Friday, June 22, 2018
VCU Health celebrated a significant milestone in the redevelopment of its downtown medical campus on Friday, breaking ground on a $349.2 million outpatient facility. The facility is the largest capital construction project in VCU Health’s history.
Located at the corner of North 10th and East Leigh streets on the grounds of the former Virginia Treatment Center for Children, the building will unite an array of outpatient services and collaborative spaces for research and teaching. The initial design and construction phase will cost an estimated $77.3 million. The estimated completion date is summer 2020.
“Today, we are one step closer to our vision of becoming the nation’s premier health system,” said Michael Rao, Ph.D., president of Virginia Commonwealth University and VCU Health System. “As the only comprehensive academic medical center and largest safety-net provider in the region, VCU Health has always been a point of pride for the people in Virginia and a force for public good. This state-of-the-art health care complex will allow us to further deepen our impact.”
The 16-story, 603,000-square-foot building will consolidate the majority of VCU Massey Cancer Center’s outpatient services on the downtown medical campus, and house a variety of outpatient clinics currently at the Ambulatory Care Center, North Hospital and Nelson Clinic.
“We are embarking on a landmark journey of modernizing our downtown facilities to match the caliber of people and programs that make up VCU Health and to provide the region with spaces that meet the needs and expectations of the people we serve,” said Marsha Rappley, M.D., CEO of VCU Health System and vice president of health sciences at VCU. “We are integrating spaces for research and teaching at the point of clinical care, which allows our teams to do their very best work, together, on behalf of all of our patients.”
The new outpatient facility will include a 472,000-square-foot parking deck with more than 1,000 spaces, increasing patient and visitor parking options.
Deborah Davis, CEO of VCU Hospitals and Clinics and vice president for clinical affairs at VCU, said the new building will go beyond changing the skyline of Richmond, and will challenge people to think differently about academic care delivery.
“We are inviting people to gain a new perspective on what to expect from an academic health center in terms of patient experience,” Davis said. “The outpatient facility sets a new standard of patient experience, convenience and comfort.”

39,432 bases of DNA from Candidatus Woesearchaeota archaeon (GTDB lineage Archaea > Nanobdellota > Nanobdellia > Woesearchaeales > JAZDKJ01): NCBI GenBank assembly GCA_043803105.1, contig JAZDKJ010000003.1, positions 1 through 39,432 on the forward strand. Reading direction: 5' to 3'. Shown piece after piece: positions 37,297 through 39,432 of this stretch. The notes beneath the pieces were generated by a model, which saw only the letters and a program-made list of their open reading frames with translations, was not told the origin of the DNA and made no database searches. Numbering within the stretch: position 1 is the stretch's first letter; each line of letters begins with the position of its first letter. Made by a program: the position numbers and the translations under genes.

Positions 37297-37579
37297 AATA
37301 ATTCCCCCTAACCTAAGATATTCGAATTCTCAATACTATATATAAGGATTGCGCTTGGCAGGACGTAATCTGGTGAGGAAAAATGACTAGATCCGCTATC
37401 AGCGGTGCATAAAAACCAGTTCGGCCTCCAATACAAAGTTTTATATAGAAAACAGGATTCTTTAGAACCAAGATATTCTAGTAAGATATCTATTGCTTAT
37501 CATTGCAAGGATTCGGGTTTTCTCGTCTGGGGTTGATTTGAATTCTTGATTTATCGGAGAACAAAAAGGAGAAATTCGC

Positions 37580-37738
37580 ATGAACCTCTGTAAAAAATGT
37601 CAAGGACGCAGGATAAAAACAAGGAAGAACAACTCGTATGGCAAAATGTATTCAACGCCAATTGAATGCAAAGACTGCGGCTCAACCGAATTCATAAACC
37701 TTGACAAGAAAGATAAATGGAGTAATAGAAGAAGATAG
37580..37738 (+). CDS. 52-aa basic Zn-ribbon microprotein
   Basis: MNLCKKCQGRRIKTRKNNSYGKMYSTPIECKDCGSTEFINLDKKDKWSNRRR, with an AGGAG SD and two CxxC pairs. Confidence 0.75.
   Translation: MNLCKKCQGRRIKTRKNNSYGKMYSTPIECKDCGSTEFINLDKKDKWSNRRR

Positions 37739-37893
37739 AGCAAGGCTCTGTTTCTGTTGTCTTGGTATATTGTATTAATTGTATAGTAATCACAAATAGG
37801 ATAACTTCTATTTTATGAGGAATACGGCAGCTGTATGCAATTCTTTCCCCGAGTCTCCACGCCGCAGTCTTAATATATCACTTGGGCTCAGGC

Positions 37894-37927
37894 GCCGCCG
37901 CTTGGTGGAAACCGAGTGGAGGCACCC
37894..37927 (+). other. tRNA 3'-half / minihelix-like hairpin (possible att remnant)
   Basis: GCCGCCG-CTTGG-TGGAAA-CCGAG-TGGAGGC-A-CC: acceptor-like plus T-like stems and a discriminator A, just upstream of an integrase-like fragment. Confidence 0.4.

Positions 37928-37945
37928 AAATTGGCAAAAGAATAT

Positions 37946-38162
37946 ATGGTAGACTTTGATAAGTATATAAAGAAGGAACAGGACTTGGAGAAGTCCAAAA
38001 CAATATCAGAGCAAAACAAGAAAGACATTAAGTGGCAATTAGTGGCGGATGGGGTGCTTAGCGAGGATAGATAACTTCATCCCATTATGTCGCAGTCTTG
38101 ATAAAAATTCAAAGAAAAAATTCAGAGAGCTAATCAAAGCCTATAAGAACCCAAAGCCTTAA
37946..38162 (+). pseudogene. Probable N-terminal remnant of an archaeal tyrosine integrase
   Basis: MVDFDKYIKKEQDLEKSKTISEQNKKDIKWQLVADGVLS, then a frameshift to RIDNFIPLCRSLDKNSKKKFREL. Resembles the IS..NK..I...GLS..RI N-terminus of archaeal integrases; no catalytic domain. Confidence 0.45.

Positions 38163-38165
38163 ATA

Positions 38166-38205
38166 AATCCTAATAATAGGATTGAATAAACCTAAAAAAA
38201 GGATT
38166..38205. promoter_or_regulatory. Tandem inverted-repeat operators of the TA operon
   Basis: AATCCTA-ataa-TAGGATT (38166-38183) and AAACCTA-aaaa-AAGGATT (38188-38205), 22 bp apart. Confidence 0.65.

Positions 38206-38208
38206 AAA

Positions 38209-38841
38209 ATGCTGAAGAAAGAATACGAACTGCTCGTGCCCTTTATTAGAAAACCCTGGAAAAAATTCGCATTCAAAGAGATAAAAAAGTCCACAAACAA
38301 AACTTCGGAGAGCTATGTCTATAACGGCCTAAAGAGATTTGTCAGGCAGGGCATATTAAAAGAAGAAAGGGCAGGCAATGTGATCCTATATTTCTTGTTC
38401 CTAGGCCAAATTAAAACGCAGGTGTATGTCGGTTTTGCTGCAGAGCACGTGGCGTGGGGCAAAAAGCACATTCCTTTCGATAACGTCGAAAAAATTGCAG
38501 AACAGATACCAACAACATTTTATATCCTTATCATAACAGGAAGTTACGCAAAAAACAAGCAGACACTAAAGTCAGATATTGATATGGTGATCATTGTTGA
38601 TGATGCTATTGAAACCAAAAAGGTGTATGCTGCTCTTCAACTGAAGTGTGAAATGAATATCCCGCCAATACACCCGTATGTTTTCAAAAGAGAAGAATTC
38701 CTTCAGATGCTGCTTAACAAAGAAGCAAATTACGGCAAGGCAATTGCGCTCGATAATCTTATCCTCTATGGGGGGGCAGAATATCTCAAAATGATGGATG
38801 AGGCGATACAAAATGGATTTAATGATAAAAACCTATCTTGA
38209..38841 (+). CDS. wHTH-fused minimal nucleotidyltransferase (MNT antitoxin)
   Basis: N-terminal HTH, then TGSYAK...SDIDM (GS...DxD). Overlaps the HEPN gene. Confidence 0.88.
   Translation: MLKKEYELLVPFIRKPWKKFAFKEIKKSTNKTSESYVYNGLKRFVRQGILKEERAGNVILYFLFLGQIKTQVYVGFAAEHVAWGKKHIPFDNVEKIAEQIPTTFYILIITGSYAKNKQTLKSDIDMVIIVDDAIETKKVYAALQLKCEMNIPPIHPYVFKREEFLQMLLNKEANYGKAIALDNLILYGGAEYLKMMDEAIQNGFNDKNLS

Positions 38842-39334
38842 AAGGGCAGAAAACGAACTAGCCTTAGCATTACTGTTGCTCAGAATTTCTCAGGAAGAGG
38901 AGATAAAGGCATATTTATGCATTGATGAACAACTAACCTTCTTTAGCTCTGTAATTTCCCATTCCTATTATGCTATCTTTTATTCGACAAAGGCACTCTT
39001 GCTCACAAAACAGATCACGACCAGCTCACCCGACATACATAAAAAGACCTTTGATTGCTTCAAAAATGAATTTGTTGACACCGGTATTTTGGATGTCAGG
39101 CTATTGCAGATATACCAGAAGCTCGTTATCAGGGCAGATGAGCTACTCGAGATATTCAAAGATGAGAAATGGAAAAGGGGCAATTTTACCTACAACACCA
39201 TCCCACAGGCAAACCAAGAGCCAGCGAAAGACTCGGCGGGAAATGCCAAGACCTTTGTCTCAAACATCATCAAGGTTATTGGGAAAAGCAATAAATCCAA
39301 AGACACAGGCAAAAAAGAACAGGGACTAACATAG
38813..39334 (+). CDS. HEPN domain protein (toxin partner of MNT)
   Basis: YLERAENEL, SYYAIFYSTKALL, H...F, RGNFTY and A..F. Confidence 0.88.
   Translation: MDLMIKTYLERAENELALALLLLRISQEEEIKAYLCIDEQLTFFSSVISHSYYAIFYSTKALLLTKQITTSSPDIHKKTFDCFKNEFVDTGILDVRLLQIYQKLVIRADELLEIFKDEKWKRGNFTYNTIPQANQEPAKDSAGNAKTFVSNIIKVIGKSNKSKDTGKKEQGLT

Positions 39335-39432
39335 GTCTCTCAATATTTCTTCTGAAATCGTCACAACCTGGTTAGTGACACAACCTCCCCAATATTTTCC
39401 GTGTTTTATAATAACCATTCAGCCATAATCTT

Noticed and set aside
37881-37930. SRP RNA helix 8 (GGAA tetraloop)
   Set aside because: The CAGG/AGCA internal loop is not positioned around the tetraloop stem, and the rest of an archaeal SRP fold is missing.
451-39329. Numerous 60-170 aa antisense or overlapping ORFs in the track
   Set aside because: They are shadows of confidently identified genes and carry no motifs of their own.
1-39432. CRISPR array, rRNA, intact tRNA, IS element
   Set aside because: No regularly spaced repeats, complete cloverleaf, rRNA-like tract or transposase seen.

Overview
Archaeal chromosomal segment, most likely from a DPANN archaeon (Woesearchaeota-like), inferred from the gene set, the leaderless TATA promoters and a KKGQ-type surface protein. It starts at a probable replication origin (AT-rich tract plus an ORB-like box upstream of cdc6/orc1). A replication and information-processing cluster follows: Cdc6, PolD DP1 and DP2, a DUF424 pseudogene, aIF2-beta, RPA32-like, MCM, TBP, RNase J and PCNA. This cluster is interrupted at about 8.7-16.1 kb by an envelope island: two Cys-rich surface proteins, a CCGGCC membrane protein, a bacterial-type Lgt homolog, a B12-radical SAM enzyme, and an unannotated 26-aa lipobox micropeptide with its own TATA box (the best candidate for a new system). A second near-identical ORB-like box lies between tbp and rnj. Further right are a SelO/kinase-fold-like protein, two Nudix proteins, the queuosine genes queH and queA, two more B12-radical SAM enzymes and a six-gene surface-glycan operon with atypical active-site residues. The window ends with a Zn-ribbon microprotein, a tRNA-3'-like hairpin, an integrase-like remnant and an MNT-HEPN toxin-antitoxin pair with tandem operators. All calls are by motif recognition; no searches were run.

Developed with ongoing input from patient and family advisory committees at VCU Health, the space will be a hub for comprehensive outpatient health care. Patients will benefit from on-site laboratory services, medical imaging, women’s services and rehabilitation services that include physical, occupational and speech therapy. Further consolidating care, outpatient orthopedics, pulmonology and urology, which previously were housed in adjacent locations, will also relocate to the outpatient facility.
With an increasing amount of cancer care provided in outpatient settings, the new building will feature a dedicated tower for ambulatory oncology care. VCU Massey Cancer Center will have its own entrance, lobby, elevators, clinics, radiation and infusion treatment areas, patient resource spaces and dedicated valet and self-parking areas.
“The oncology tower will be the new hub for most of our cancer services downtown,” said Gordon Ginder, M.D., director of VCU Massey Cancer Center. “Our goal is to create a welcoming, healing environment with easier access, improved patient flow and soothing aesthetics.”
In addition to providing a space for leading clinical care, the building will feature innovative technology and collaborative spaces to enhance the research and teaching missions of VCU and VCU Health.
“We are distinguished by our world-class academic medicine and our mission to train the health care leaders of tomorrow,” said Peter Buckley, M.D., dean of the VCU School of Medicine and executive vice president for medical affairs at VCU Health. “Our students will seek the cause and cure of diseases and apply their lifesaving discoveries to clinical care in Virginia and beyond. The outpatient facility will be a transformational space for learning and discovery, in addition to patient care, and allow us to pursue more sponsored research opportunities in the future.”
Before the ceremonious turning of the dirt, a cancer survivor and donor who serves on the VCU Massey Cancer Center Advisory Board and VCU Health System Authority Board of Directors reminded attendees of the most important reason to celebrate at the groundbreaking.
“Let us not forget that anyone in need of help will benefit from the outstanding care, team members and knowledge that will define the new outpatient facility,” said throat cancer survivor George Emerson. “Your commitment to caring for all Virginians is something to be proud of, I am honored to be your partner.”
About VCU and VCU Health
Virginia Commonwealth University is a major, urban public research university with national and international rankings in sponsored research. Located in downtown Richmond, VCU enrolls more than 31,000 students in 217 degree and certificate programs in the arts, sciences and humanities. Thirty-eight of the programs are unique in Virginia, many of them crossing the disciplines of VCU’s 11 schools and three colleges. The VCU Health brand represents the VCU health sciences academic programs, the VCU Massey Cancer Center and the VCU Health System, which comprises VCU Medical Center (the only academic medical center and Level I trauma center in the region), Community Memorial Hospital, Children’s Hospital of Richmond at VCU, MCV Physicians and Virginia Premier Health Plan. For more, please visit www.vcu.edu and vcuhealth.org.